PerlTransHandler Apache::MsqlProxy::translate
    PerlHandler      Apache::MsqlProxy

    PerlHandler is never actually invoked unless translate( )sees that the request is a proxy request ($r->proxyreq). If it is a proxy request, translate( )sets $r->handler("perl-script"), and only then will PerlHandler handle the request. Now users do not have to specify PerlHandler Apache::MsqlProxy, because the translate( ) function can set it with push_handlers( ).

Now let's write our own example using stacked handlers. Imagine that you want to piece together a document that includes footers, headers, etc. without using SSI. The following example shows how to implement it. First we prepare the code as shown in Example 4-1.

Example 4-1. Book/Compose.pm

package Book::Compose;
use Apache::Constants qw(OK);

sub header {
    my $r = shift;
    $r->print("header text\n");
    return OK;
sub body   {
    shift->print("body text\n");
    return OK;
sub footer {
    shift->print("footer text\n");
    return OK;

The code defines the package Book::Compose, imports the OK constant, and defines three subroutines: header( ) to send the header, body( ) to create and send the actual content, and finally footer( ) to add a standard footer to the page. At the end of each handler we return OK, so the next handler, if any, will be executed.

To enable the construction of the page, we now supply the following configuration:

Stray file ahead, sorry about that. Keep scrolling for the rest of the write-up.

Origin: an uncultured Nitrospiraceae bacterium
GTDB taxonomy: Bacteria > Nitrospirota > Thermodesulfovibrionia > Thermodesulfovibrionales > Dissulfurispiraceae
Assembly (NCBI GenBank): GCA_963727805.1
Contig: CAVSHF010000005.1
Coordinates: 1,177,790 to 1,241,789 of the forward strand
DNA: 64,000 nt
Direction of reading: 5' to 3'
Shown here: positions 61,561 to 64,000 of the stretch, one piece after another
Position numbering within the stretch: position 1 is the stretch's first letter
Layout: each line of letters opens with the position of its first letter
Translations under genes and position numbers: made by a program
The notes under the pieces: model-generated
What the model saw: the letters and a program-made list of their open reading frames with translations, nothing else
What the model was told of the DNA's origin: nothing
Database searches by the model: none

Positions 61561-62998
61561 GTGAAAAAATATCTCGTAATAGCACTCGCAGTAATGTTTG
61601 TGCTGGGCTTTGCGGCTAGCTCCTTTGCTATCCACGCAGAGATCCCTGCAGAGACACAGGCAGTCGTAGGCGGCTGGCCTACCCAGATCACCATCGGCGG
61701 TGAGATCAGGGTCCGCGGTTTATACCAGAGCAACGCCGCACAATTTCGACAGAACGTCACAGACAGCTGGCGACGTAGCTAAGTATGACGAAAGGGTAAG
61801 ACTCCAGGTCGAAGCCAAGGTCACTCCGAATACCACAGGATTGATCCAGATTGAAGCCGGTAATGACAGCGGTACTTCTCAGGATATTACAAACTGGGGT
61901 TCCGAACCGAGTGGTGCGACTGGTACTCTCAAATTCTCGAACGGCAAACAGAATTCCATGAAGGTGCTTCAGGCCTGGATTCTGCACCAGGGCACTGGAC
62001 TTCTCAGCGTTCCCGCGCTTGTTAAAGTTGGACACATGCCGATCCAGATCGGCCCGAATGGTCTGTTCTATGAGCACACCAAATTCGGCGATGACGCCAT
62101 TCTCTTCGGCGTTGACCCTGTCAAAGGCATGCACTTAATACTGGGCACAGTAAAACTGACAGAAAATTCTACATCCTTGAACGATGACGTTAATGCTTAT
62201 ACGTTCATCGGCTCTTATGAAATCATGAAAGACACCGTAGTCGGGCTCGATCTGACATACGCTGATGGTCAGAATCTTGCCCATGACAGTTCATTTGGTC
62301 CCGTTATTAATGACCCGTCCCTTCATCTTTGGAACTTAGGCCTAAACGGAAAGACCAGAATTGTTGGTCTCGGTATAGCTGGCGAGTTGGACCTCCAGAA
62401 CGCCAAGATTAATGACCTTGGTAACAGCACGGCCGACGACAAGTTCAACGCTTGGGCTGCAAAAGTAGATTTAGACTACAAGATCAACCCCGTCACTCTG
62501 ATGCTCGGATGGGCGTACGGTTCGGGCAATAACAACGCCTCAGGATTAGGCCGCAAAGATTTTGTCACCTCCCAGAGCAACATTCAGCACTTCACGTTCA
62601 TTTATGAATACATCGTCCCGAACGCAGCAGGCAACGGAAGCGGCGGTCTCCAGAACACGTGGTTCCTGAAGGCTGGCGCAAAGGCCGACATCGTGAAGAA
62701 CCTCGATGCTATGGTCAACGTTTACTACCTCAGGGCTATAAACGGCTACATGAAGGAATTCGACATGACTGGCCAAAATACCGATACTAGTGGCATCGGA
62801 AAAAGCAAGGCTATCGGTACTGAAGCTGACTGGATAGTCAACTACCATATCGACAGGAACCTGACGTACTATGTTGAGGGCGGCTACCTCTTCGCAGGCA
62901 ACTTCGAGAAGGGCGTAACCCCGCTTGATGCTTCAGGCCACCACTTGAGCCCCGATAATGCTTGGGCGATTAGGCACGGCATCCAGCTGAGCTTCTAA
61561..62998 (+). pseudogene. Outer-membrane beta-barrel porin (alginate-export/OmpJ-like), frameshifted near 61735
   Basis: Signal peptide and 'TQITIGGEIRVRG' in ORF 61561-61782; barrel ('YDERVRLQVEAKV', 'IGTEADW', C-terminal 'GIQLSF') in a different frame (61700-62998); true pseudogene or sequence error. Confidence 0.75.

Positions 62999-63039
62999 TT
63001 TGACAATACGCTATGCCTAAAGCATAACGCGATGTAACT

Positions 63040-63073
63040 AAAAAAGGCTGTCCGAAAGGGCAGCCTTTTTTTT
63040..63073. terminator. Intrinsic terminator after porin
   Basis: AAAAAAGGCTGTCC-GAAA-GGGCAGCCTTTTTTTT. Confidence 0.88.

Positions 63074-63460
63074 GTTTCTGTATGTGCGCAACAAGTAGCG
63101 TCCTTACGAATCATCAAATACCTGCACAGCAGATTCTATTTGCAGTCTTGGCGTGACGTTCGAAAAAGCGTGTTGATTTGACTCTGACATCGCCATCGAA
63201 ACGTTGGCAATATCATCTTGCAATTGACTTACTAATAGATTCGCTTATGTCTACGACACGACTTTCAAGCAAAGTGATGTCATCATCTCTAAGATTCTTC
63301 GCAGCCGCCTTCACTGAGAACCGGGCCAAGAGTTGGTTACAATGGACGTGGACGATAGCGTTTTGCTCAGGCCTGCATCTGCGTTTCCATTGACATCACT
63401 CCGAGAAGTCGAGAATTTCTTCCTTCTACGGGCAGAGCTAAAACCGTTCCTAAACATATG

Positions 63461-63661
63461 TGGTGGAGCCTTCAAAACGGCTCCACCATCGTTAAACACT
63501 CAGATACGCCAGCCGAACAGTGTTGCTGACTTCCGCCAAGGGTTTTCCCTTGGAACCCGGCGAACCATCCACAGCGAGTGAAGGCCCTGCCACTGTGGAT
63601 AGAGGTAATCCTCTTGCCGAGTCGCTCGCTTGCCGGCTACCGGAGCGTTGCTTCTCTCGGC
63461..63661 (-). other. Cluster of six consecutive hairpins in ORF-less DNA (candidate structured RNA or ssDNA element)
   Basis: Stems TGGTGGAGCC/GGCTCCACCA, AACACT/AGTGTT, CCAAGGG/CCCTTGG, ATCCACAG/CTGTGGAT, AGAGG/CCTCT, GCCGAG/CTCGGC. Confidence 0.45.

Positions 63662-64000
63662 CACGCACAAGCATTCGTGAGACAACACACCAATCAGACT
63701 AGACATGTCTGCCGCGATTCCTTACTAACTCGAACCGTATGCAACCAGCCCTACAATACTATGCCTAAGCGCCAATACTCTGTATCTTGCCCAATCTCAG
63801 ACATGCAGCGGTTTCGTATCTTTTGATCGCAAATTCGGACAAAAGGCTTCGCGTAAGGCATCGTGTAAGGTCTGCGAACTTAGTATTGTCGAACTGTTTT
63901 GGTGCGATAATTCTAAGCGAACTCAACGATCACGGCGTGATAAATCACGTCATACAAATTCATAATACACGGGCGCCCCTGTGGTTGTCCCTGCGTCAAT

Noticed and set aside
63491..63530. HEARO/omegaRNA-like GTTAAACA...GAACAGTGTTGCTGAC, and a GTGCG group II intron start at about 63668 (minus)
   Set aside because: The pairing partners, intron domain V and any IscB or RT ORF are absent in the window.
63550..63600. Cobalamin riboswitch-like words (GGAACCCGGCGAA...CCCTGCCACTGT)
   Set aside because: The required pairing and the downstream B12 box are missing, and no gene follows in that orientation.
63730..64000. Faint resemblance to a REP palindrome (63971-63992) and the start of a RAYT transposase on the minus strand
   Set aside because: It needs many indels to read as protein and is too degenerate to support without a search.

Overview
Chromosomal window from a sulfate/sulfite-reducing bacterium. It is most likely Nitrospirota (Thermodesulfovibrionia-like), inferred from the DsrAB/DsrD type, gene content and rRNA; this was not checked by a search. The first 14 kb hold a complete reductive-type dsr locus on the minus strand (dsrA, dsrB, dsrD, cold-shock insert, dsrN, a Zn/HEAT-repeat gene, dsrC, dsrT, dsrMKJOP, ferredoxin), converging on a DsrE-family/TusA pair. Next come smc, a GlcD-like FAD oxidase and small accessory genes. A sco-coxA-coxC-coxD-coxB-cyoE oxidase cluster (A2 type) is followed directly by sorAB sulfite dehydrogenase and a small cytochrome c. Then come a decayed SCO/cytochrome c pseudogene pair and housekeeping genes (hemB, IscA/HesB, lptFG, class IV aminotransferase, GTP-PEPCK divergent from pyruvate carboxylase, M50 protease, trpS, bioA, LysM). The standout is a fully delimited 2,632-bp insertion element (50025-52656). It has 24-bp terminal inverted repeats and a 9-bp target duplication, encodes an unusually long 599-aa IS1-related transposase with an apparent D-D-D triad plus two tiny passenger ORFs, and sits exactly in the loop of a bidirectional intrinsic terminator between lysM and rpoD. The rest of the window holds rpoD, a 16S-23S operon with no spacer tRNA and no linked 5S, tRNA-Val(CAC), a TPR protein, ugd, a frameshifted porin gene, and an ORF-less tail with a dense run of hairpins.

PerlModule Book::Compose
<Location /compose>
    SetHandler perl-script
    PerlHandler Book::Compose::header Book::Compose::body Book::Compose::footer

We preload the Book::Compose module and construct the PerlHandler directive by listing the handlers in the order in which they should be invoked.[25]

[25]It may not seem to make sense to use this example, as it would be much simpler to write a single handler to call all three subroutines. But what if the three reside in different modules that are maintained by different authors?

Finally, let's look at the technique that allows parsing the output of another PerlHandler. For example, suppose your module generates HTML responses, but you want the same content to be delivered in plain text at a different location. This is a little trickier, but consider the following:

<Location /perl>
    SetHandler perl-script
    PerlHandler Book::HTMLContentGenerator
<Location /text>
    SetHandler perl-script
    PerlHandler Book::HTML2TextConvertor Book::HTMLContentGenerator

Notice that Book::HTML2TextConvertor is listed first. While its handler( ) will be called first, the actual code that does the conversion will run last, as we will explain in a moment. Now let's look at the sample code in Example 4-2.

Example 4-2. Book/HTML2TextConvertor.pm

package Book::HTML2TextConvertor;

sub handler {
    my $r = shift;
    untie *STDOUT;
    tie *STDOUT => _ _PACKAGE_ _, $r;

    my($class, $r) = @_;
    bless { r => $r}, $class;

sub PRINT {
    my $self = shift;
    for (@_) {
        # copy it so no 'read-only value modification' will happen
        my $line = $_;
        $line =~ s/<[^>]*>//g; # strip the html <tags>


It untie( )s STDOUT and re-tie( )s it to its own package, so that content printed to STDOUT by the previous content generator in the pipe goes through this module. In the PRINT( ) method, we attempt to strip the HTML tags. Of course, this is only an example; correct HTML stripping actually requires more than one line of code and a quite complex regular expression, but you get the idea.